Miller also moves away from sexualizing the survivors through his style of filming. While the women have obviously experienced sexual violence, Miller only pans to their bodies in moments that subvert titillation with a disturbing subtext. In his article comparing Mad Max to the Transformers Franchise, Colin Stacey points out that “even as scantily clad women bathe in the desert, Miller doesn’t allow his camera to leer as other action directors may; instead, he emphasizes simple details that reveal character.” For example, when the Dag snips off her chastity belt, or when Splendid’s dress clings to her bulging stomach you are given an uncomfortable reminder of what the women experienced.
The Vuvalini of Many Mothers and the Keeper of the Seeds: Protectors and Nurturers in a Masculinist Wasteland
Mad Max consistently asks the eerie question, “Who killed the world?” The juxtaposition of the community of mothers, and the framing of the film itself, seems to point towards toxic masculinity. By that, I don’t mean men in general (see below), instead, I mean the pointless machismo that glorifies power for power’s sake.
As a direct contract to the centralized dictatorship of the Immortan Joe, we are offered the “green place” of the many mothers and a society that functions like a family. Not only do these women refuse to live within a society that will subject them because of their sex, they are still fighting to preserve nature and nurture new growth.
This impulse to nurture extends beyond the earth and into their relationships with one another.
I think I feel particularly drawn to this idealistic society because it represents stereotypically female characteristics as heroic. In this way, I found the Vuvalini characters more groundbreaking than Furiosa, or even the escaped sister-wives.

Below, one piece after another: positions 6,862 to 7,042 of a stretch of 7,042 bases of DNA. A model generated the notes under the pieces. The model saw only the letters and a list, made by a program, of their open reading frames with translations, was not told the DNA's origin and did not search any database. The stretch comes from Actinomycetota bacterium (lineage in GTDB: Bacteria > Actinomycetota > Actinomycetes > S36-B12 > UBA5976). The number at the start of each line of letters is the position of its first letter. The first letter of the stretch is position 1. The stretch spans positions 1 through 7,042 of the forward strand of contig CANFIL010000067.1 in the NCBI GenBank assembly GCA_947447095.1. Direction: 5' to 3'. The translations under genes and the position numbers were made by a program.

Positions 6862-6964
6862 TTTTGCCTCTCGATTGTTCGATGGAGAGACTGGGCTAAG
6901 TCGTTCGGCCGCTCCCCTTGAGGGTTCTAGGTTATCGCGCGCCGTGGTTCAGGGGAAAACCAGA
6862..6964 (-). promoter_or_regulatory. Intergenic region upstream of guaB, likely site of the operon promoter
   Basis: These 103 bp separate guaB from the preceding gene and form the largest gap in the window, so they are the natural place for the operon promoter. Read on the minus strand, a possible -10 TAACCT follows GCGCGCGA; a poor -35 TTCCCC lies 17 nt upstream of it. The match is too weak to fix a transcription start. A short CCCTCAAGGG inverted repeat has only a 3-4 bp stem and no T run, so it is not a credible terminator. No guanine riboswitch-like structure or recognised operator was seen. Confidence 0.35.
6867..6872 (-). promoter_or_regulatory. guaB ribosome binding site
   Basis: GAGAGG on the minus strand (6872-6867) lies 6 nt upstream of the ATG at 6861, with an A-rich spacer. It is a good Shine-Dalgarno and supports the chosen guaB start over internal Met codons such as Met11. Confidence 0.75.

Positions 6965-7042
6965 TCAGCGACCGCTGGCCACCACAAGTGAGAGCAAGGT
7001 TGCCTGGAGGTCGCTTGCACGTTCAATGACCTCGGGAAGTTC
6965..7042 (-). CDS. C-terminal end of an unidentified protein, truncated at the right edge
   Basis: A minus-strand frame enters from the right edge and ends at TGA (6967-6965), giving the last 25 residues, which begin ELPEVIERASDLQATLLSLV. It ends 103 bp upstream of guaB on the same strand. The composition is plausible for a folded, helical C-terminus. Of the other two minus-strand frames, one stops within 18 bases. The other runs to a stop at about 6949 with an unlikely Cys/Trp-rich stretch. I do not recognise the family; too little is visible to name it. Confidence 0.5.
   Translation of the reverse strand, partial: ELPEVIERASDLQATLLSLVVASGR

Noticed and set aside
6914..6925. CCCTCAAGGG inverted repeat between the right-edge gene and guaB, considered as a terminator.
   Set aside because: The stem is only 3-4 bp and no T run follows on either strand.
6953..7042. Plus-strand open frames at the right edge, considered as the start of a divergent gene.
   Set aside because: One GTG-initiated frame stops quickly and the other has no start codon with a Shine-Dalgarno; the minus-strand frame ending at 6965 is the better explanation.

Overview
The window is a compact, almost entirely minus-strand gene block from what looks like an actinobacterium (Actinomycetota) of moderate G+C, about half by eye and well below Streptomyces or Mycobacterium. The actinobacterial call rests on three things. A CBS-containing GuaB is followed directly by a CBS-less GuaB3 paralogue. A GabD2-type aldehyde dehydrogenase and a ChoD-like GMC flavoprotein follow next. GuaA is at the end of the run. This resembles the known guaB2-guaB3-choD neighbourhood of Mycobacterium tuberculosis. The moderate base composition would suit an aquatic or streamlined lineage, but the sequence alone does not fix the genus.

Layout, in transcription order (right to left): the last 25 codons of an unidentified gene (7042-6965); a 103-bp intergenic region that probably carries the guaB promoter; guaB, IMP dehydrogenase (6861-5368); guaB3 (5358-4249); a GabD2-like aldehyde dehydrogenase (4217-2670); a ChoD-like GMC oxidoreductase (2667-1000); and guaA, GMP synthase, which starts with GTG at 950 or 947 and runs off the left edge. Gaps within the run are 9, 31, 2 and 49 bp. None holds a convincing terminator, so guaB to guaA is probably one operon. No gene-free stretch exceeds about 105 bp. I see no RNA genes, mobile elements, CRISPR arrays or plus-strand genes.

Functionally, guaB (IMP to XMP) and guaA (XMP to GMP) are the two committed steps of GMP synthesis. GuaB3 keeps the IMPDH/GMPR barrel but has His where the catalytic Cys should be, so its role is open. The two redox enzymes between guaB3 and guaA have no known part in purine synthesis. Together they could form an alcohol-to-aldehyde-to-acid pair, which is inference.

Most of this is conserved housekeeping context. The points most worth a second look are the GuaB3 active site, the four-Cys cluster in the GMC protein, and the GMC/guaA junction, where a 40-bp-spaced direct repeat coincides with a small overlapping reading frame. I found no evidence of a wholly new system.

Max: The Feminist Ally
I’m a big believer that men can be feminists. I also think it is helpful when men can see male heroes who knows when being a hero means giving up the limelight. It’s a beautiful thing when you see someone recognize their privilege and choose not to use it because it would be to the detriment of the community as a whole.
What I also love is that a young “cool” actor was selected to portray this character. Then, not only did he portray this kind of feminist character, he also seems to embrace a similar attitude in real life.
Nux: The Reformed Masculinist
There is a reason why Nux is the internet’s newest favourite. If you don’t believe me, try searching “Mad Max” on Tumblr and let me know who you see show up most often in the movie’s fan art.
I think what struck a chord with so many people was Nux’s vulnerability when he began to change.
Admittedly, this change was tied to the not very fleshed-out love plot between him and Capable, but I still feel like his sudden shift away from negative aggression is worth celebrating. Any move away from toxic masculinity takes vulnerability, and vulnerability is a necessary part of rejecting the dysfunctional male pressure to be abusive or violent.
The “Almost” Part
I love the dialogue that Mad Max has opened up. The thing about a great dialogue is that it always comes with important criticisms. When I originally wrote the “almost” in the title of this post, I was just referring to the very few opportunities for people of colour in the film. However, after reading a variety of articles while writing this post, I’ve come across some more thoughtful critiques of the film. Some, like Stephen Maher’s piece on Mad Max as “a clash of civilizations, in which the West must win out over everyone else”, even levelled criticisms that hadn’t even occurred to me.
See that’s the great thing about a good movie. When it’s fantastic, you care to find the spots where it could have been even better.